In high- and middle-income countries, urban planning, infection control and immunisation have minimised death attributed to infectious diseases such as smallpox, malaria, tuberculosis and cholera which were the main causes of urban deaths in the XIX century. Nowadays, non-communicable diseases (NCD) labelled lifestyle diseases or Urban Health Penalty are the most common causes of death. Namely, cardiovascular diseases, diabetes, respiratory diseases, neuro-mental illness, digestive illness and certain types of cancers. These urban penalties are particularly severe in people who struggle with social inequalities.

20% of deaths from natural causes could be delayed every year by meeting the recommendations of the WHO regarding minimum daily physical activity, exposure to air pollution, noise and heat, and access and proximity to green spaces. On the same topic, the Joint Research Centre -the Commission’s science and knowledge service- identified urban health as one of the challenges for the Century and calls for urban planning to become a tool that improves health and well-being.

We have been facing a growing dilemma. Our urbanism was created, above all, to prevent the emergence and spread of communicable infectious diseases which had decimated the European population in the nineteenth century, such as cholera, typhus and dysentery, among others. The model worked initially and allowed exponential growth of population and cities, yet it has not been adapted to the 21st Century. Urbanism did not adapt well to the invasion of the private vehicle nor to climate change. And now the coronavirus has exposed the weaknesses of the urbanism model, increasing the lack of liveability of cities.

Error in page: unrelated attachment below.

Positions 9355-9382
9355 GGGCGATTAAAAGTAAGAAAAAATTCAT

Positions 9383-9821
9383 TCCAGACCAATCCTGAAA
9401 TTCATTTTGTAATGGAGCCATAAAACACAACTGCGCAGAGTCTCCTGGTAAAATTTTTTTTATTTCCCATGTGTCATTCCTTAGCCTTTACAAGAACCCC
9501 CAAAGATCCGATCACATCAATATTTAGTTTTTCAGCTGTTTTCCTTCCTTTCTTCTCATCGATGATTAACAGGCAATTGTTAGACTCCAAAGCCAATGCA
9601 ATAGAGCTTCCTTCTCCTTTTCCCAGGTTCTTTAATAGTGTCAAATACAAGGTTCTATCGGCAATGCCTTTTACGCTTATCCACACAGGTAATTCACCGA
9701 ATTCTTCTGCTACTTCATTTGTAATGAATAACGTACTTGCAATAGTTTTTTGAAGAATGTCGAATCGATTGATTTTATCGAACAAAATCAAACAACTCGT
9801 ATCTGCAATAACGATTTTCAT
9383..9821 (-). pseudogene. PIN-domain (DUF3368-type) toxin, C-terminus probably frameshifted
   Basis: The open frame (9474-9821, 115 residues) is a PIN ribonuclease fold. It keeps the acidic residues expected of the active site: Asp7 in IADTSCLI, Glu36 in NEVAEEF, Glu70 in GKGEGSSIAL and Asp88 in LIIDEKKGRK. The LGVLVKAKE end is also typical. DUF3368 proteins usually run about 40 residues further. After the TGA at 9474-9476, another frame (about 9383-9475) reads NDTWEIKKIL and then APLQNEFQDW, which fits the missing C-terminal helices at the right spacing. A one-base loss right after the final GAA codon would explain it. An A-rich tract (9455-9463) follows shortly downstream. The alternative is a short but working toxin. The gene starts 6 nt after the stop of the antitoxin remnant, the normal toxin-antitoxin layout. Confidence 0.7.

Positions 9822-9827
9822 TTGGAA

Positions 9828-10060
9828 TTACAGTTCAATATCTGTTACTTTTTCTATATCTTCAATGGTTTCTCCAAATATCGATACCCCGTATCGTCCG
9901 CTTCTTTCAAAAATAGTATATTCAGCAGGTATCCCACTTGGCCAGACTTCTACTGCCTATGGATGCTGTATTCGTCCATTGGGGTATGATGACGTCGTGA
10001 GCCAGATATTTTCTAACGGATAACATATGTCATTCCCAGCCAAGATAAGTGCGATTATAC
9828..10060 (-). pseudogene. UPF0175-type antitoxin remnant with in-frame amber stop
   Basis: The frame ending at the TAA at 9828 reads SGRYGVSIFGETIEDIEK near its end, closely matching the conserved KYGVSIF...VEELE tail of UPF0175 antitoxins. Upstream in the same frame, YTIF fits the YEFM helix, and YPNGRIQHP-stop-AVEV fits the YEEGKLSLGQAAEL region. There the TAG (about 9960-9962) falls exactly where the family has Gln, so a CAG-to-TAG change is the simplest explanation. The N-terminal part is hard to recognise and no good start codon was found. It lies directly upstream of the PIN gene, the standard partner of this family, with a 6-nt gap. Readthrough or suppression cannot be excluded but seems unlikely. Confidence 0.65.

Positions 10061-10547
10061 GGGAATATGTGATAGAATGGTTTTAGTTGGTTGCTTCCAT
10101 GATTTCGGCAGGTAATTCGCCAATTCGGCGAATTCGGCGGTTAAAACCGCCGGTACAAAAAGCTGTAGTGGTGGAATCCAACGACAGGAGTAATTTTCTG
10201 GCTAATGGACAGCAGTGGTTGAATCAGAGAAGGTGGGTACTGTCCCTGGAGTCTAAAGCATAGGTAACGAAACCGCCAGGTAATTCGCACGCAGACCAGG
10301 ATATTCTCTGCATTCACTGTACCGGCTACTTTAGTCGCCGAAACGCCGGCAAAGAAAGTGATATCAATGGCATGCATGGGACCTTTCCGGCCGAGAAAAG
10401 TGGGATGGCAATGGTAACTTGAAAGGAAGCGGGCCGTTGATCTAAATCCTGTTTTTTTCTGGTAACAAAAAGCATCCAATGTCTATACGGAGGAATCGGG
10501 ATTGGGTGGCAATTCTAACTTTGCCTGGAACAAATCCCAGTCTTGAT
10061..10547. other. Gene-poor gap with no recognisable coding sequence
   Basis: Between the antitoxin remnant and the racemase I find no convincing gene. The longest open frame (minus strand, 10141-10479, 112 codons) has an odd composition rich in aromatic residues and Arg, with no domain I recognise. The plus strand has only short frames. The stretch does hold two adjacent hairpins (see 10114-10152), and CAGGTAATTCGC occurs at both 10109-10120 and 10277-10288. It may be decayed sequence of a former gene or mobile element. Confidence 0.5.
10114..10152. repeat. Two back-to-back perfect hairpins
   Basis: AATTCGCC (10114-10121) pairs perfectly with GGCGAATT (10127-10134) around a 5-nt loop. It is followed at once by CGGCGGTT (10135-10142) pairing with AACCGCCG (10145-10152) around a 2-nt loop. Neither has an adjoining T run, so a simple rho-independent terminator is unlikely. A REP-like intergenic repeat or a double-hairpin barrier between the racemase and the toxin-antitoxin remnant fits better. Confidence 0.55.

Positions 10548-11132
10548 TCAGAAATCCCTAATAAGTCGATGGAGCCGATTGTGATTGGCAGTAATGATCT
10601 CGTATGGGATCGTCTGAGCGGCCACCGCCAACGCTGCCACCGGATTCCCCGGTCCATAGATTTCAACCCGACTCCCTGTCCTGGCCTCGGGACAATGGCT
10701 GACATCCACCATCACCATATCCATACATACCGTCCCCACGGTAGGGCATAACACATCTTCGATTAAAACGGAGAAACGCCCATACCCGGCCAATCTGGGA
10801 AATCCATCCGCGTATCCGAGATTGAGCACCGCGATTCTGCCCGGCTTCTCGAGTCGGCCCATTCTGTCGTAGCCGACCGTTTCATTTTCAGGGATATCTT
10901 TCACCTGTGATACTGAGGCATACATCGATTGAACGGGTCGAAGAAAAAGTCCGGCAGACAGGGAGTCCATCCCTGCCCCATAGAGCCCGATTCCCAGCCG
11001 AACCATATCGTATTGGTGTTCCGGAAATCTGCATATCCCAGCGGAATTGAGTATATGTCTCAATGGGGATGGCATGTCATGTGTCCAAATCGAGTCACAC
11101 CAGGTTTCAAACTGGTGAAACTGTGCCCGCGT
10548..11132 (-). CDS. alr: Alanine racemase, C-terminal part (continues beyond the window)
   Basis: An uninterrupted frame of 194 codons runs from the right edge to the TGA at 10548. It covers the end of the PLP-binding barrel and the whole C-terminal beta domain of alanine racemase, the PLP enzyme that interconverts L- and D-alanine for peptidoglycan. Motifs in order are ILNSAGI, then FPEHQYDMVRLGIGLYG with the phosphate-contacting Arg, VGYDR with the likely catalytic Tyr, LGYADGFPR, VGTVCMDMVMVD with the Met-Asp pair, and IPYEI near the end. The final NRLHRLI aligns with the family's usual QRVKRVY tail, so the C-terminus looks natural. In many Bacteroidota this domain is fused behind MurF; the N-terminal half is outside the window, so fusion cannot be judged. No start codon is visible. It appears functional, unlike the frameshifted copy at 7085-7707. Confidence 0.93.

We need to put people at the centre of urban policies. Cities are our habitat and should provide us with the basis for a full and healthy life. The COVID-19 lockdowns have made us aware of the value of proximity and the importance of the neighbourhood scale. The crisis is forcing us to rethink many aspects of our current way of life. Well-being no longer depends on the vehicle reaching our dining room or the number of shopping centres within reach. The new well-being means living in a city that enables us to have a healthier lifestyle with an unpolluted environment that offers everything we need for daily life, green facilities and jobs within a 15-minute radius of home.